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  • Trauma, Gender Identity and Sexuality: Discourses of Fragmentation*
  • Lynne Layton

In the past several years, a number of discourses—among them cultural criticism, psychoanalytic theories of the self, trauma research, and avant garde art—have arisen to discuss the fragmentation of the self, and these discourses can be quite contradictory. In literature departments, Lacan’s critique of the ego and his dictum that the self is essentially fragmented were taken over into culture criticism in the seventies. Early on, in work such as that of Screen theorists, this criticism focused primarily on the pain of fragmentation. A core assertion of Laura Mulvey’s groundbreaking Lacanian film criticism was that film and other apparatuses of culture conspire to allow a male subject to fantasize that he is not essentially fragmented, allow him to take an imaginary unified ego for the whole of his being. While maintaining this fantasy guarantees that he not have to face his pain, the price of his unity and sovereignty is paid by women and other Others, whose subjectivity goes unrecognized. The theory, which posits male narcissism as a societal norm, suggests that the only way to assure respect for difference and diversity is to acknowledge that we are fragmented beings, that no one has the Phallus (Rose 1985; Silverman 1992).

More recently, other strains of poststructuralist thought (such as Derrida’s and Barthes’ notions of the free play of signifiers) have crossed with Lacanian theory or with British Cultural Studies to produce cultural criticism that celebrates diversity, ambiguity, and fragmentation. Theorists as different as Judith Butler, Constance Penley, E. Ann Kaplan, and Ellen G. Friedman posit the fragmentation of the subject as a strategy of resistance and/or a guarantee of indeterminacy, [End Page 107] especially gender indeterminacy. Whereas Mulvey and Rose argue that the symbolic system violently fragments the female subject, in much recent cultural criticism the pain of this fragmented subject is forgotten or bracketed and she is rather figured as able to subvert the system by enjoying, rearranging, and playing with her fragments. 1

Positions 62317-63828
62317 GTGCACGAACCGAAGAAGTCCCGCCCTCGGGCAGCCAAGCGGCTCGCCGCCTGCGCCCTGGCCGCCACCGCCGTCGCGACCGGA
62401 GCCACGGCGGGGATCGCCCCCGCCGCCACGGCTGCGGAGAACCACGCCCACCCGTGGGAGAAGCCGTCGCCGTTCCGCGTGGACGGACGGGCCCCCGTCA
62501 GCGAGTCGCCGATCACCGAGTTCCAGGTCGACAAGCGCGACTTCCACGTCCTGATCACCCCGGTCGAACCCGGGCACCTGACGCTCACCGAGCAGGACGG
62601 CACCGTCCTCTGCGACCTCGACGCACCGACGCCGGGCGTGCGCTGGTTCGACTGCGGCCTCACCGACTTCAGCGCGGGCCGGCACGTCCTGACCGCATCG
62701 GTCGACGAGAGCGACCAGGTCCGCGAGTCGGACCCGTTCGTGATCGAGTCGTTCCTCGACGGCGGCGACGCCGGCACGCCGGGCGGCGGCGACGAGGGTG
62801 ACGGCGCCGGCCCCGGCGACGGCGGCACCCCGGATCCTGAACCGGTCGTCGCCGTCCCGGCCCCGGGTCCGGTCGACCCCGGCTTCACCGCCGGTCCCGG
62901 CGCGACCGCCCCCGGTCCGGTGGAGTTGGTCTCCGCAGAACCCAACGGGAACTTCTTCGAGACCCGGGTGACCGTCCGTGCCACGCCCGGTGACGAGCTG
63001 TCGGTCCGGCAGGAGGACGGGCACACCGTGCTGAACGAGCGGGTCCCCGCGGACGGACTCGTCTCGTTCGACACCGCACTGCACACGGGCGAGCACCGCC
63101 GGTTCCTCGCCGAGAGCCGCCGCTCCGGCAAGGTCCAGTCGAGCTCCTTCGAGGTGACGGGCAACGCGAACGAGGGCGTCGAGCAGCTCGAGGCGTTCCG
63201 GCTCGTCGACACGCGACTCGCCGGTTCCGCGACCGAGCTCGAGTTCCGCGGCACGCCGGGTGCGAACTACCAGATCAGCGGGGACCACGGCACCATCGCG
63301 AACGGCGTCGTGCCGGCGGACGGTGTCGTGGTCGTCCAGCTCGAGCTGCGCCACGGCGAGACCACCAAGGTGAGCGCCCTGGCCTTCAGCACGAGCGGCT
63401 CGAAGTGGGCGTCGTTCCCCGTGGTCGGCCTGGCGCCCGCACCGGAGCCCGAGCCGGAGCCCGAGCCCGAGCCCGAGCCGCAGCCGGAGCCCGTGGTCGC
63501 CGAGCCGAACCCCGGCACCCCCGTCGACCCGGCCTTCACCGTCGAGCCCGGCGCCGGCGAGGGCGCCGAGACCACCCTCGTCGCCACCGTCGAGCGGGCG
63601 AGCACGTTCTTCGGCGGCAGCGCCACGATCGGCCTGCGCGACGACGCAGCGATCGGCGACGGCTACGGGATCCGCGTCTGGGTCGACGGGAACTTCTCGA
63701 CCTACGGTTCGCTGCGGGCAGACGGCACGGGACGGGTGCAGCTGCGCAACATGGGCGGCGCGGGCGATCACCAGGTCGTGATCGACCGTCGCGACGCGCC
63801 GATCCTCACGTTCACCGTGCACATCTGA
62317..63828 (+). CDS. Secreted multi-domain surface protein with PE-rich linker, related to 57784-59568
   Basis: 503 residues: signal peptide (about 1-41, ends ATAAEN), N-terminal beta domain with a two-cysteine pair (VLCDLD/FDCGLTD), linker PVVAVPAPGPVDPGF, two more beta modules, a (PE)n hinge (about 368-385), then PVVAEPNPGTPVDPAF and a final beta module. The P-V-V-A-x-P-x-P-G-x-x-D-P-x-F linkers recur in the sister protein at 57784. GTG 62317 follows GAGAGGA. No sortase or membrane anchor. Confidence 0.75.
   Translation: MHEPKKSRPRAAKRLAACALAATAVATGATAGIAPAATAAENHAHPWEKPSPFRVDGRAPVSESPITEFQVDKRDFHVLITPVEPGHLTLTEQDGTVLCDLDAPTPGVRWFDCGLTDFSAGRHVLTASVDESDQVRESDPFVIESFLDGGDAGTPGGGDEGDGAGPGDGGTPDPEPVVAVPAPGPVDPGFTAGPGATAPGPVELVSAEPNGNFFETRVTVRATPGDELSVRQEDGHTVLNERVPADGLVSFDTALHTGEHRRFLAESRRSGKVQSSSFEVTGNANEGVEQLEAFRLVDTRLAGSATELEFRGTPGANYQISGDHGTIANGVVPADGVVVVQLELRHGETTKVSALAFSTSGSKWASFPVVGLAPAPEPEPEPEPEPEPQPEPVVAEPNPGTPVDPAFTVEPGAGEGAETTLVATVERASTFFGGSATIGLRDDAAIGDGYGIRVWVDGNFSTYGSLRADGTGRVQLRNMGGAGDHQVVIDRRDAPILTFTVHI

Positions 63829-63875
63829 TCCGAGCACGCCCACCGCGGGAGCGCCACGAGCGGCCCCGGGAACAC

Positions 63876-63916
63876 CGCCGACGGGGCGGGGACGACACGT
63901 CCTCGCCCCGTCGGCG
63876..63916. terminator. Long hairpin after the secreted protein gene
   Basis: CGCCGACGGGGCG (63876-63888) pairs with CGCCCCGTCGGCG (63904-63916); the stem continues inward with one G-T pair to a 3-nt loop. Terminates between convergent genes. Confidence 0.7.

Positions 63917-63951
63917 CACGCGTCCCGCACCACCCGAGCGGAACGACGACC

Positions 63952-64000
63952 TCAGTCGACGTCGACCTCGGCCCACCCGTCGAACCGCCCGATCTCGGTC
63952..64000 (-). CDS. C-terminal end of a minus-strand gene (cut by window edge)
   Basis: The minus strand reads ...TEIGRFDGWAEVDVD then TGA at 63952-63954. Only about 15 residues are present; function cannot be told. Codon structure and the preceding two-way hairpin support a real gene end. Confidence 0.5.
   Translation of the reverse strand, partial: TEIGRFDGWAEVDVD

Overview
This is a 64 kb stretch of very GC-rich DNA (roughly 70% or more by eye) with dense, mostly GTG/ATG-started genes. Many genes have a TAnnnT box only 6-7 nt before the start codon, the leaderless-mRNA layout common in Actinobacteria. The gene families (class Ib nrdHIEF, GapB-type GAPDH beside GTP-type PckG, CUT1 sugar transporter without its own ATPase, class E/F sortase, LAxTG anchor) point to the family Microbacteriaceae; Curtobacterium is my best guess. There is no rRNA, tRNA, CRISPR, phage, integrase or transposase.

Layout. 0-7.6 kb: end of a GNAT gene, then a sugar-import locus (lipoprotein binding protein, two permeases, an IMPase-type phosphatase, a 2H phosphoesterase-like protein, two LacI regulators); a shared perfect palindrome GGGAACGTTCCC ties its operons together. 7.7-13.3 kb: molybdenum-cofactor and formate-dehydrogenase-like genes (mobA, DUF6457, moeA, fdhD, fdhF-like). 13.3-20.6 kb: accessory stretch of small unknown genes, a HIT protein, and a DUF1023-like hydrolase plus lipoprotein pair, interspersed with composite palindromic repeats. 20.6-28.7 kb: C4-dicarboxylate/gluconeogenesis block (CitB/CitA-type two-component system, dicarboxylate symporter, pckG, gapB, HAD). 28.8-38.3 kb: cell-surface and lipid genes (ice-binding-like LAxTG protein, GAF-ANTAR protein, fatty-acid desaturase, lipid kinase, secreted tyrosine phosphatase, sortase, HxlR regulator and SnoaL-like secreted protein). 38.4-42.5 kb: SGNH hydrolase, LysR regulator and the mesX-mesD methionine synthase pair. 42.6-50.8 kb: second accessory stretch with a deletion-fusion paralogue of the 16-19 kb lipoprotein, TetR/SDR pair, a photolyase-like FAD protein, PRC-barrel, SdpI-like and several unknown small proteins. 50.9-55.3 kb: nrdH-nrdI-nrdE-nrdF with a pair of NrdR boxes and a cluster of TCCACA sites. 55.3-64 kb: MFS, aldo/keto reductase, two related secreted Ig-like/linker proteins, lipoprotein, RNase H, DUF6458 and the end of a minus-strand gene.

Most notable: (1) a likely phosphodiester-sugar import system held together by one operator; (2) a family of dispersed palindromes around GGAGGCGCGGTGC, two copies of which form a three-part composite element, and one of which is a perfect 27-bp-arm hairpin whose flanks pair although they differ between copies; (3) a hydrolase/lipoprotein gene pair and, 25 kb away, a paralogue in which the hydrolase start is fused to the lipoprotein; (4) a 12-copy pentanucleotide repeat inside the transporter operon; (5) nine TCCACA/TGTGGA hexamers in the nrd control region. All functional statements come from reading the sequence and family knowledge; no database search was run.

Much of contemporary Anglo-American psychoanalytic theory focuses on self disorders (see, for example, Kohut and Kernberg). So, in psychology departments, too, people are discussing fragmentation (although, to my knowledge, they are not discussing Lacan). Here, fragmentation is not posited as a feature of normal development. And the agent of fragmentation is neither metaphysical nor linguistic systems, but rather specific interactions with other people, primarily early caretakers.

In Kohut’s work, the self fragments when not properly mirrored or when traumatically disappointed by an idealized other. In Kernberg’s work, the self fragments when frustrated in its attempts to negotiate needs for independence and dependence, separateness and attachment. The mechanism central to fragmentation is splitting, an early defense that operates to keep separate good and bad affects, good and bad self-representations, and good and bad object representations. In an environment that is not too unpredictable or harsh, a child comes to integrate good and bad experiences, can tolerate ambivalent feelings, ambivalent cognitions, can experience the self and other as primarily good though at times disappointing. If the environment is harsh, particularly with regard to interactions around dependence and independence, the child continues splitting in order to preserve enough of a sense of a good object to keep developing. In this situation, the child’s inner and outer world fragment, become black and white in all arenas. There are rigidly good and rigidly bad self representations: the person oscillates between self-depreciation and grandiosity. There are rigidly good and rigidly bad object representations: the person alternately idealizes and devalues the other. Cognitions tend to be black and white. Good moods alternate with very dark bad moods, and each seems to come out of the blue. When in one state about the [End Page 108] self or other, the person can barely remember having ever felt differently.

High correlations have been found between diagnoses of self disorder and histories of abuse (Herman, Perry, and van der Kolk). The literature on those who have been repeatedly traumatized describes an internal world peopled by victims, abusers, and saviors, of expectations of the world that can only echo what exists in the internal...

Additional Information

ISSN
1085-7931
Print ISSN
0065-860X
Pages
pp. 107-125
Launched on MUSE
1995-03-01
Open Access
No
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